Want to mine Bitcoins at home? Here's a step-by-step guide
Over the years, cryptocurrency mining has evolved as a hot topic in the world of digital currencies. It allows people to get hold of cryptocurrencies like Bitcoin without actually buying them. However, even today, mining is one of the most volatile aspects of the crypto-world; it comes with its own caveats and might not prove profitable every time. Here's how you can mine Bitcoins.
First up, what happens in cryptocurrency mining?
Cryptocurrency mining is the process of verifying crypto transactions and adding them into blockchain ledger. In order to successfully mine/authorize a cryptocurrency transaction, you'd have to compete with others and perform complex calculations on blocks containing transaction data - which requires huge processing power. However, once the work is done, you'll be rewarded with a certain amount of Bitcoin or the currency in question.
Mining Bitcoins at home: Things to remember
If you want to earn rewards by mining Bitcoins, you should know that the process would take a toll on your machine. Basically, the processing power of a computer defines hash rate or mining speed and directly impacts profits. So, if your computer is not well-equipped with a powerful processor and GPU, the mining would be slow and you will not make enough Bitcoins.
Some people attach dedicated crypto-miners to their machines
To tackle hardware problems, you may also attach an application-specific integrated circuit (ASIC) to your computer and upgrade its processing power for the job of mining. However, it will add to the cost of running your own personal Bitcoin miner.
Also, the running costs will impact revenue
Along with hardware requirements, you'd also have to bear the operational cost of running a home-based Bitcoin miner. This would include electricity charges, which are likely to increase when you'll mine Bitcoins, and the cost of keeping an always-active internet connection. Also, you'd need a fan or dedicated cooling device for the PC as it might overheat during the mining process.
Pick a digital wallet
Once you've arranged appropriate hardware (either through GPU or ASIC), you'd have to setup a digital wallet to store Bitcoin rewards. If you want to keep the Bitcoins as an investment, create a 'paper' wallet using a website like Bitcoin Paper Wallet Generator otherwise go to Electrum wallet for regular payouts Electrum has to be installed and it works on all platforms, including Android.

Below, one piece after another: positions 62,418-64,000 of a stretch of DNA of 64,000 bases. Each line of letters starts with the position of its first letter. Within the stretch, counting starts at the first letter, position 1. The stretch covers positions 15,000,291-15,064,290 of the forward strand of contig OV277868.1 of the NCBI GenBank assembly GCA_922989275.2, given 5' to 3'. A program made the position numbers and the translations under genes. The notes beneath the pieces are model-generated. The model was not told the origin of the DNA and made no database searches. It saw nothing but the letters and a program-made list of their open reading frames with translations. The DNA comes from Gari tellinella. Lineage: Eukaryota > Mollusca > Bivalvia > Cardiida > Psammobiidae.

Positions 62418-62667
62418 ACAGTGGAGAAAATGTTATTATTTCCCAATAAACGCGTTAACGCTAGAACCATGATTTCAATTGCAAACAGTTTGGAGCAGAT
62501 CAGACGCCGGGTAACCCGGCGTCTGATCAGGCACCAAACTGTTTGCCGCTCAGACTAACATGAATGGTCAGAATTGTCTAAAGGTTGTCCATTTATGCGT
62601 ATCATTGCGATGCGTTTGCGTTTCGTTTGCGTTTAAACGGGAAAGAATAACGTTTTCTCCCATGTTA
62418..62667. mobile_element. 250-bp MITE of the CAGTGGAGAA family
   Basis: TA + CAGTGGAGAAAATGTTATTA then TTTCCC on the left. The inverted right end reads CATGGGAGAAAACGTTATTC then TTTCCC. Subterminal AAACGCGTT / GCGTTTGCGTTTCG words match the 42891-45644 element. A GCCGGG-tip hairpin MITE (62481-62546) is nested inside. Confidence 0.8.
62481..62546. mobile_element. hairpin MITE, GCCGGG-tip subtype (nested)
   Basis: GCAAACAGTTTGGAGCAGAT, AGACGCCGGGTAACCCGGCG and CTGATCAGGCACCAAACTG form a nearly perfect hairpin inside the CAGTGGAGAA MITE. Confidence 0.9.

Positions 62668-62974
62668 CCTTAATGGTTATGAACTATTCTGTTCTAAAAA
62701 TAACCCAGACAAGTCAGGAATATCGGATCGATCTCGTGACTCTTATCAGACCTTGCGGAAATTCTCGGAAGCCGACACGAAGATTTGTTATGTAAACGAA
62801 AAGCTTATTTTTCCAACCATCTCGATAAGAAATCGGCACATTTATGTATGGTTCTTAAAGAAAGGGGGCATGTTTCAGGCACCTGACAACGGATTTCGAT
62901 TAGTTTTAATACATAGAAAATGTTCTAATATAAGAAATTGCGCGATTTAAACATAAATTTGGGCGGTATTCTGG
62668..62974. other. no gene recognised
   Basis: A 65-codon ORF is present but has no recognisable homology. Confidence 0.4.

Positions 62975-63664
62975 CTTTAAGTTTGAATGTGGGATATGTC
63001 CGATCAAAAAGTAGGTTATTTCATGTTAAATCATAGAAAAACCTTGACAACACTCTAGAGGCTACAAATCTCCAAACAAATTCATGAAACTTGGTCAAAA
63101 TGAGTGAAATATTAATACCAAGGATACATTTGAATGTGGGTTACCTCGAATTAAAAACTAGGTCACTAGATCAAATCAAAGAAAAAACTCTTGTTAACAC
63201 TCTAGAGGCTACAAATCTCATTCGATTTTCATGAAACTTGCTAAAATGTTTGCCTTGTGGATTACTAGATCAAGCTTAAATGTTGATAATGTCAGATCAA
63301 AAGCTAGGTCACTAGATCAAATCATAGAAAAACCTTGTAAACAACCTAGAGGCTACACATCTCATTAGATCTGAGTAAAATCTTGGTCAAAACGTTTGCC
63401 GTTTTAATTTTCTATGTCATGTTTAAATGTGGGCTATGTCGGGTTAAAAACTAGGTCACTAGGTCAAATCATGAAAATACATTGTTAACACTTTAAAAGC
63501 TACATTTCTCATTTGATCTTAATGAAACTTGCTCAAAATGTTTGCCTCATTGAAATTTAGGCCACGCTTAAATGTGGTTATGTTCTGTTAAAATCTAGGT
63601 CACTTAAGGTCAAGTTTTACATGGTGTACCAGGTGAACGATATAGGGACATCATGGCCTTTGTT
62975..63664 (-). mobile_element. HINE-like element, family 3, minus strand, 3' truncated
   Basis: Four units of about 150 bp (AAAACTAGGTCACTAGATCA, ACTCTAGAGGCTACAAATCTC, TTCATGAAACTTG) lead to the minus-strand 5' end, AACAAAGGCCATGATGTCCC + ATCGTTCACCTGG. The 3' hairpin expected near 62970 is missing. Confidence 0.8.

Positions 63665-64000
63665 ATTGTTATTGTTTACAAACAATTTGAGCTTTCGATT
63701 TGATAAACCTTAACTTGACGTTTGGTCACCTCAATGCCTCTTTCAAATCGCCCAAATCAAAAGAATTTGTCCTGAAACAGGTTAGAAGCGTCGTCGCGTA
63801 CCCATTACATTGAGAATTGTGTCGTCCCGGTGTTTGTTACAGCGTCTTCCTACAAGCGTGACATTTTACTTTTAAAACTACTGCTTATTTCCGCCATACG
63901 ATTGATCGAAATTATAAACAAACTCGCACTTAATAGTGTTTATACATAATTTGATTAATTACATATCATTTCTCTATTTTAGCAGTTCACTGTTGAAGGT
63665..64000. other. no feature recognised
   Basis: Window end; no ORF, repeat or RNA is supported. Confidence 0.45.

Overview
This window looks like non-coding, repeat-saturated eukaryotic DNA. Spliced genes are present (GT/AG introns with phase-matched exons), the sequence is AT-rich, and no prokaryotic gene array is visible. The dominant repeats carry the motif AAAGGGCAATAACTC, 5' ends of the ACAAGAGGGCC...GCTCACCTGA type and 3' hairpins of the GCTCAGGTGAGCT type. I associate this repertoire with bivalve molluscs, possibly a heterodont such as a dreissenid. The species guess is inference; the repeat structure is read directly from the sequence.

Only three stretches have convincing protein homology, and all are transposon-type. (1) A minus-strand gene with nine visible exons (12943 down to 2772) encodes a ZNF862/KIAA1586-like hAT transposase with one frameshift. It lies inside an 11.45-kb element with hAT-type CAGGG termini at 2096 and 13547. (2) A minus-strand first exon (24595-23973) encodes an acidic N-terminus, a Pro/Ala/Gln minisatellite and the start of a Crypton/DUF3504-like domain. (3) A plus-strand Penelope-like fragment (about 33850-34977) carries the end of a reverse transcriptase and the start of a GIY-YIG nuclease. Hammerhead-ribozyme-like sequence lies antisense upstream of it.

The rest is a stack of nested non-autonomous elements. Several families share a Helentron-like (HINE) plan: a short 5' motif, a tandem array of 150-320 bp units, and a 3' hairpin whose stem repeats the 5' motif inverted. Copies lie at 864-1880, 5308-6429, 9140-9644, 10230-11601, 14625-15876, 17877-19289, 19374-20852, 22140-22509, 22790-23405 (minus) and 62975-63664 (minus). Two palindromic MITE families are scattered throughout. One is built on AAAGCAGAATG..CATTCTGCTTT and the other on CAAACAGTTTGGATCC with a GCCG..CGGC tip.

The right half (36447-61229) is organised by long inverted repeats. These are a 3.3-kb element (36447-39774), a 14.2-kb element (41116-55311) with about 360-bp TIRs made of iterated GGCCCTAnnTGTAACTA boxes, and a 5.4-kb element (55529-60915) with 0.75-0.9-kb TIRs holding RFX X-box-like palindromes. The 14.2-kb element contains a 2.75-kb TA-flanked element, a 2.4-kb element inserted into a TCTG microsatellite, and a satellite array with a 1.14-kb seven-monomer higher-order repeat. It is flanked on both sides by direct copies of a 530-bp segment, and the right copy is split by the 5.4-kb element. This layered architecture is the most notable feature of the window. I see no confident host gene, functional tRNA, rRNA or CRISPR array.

Pick a mining pool
Next, head over Bitcoin wiki and find a mining pool to join. As the name suggests, a mining pool is a group of machines connected together for mining bitcoins. It will bolster your profit-making chances, but do note that the rewards earned through pooling would be shared with every member who contributed in the joint effort.
Create account, provide payout details
Once you've found a mining pool (Slush Pool is a popular choice), create an account on its website using your email and password. Then, verify the account and enter payout details or the public wallet address on which you'll be receiving the money made through Bitcoin mining. Make sure to check if the pool has any minimum Bitcoin restrictions for cashing out rewards.
Now, download a mining software
After prepping the wallet and joining the mining pool, install a legit Bitcoin mining software on your PC, like GUIMiner. Launch the program, select the pool that you've joined from the server option, and enter the username and password for it. Now, select your GPU from the device menu and click the 'start mining' button to begin the crypto-mining process.
After this, the software will start mining Bitcoins
Once you start the process, the mining software will communicate with servers of the pool to collaborate your machine's mining effort with that of others on the pool. You'll be able to see the hash rate at the bottom of the page and use it calculate how many Bitcoins your machine may mine on a single day.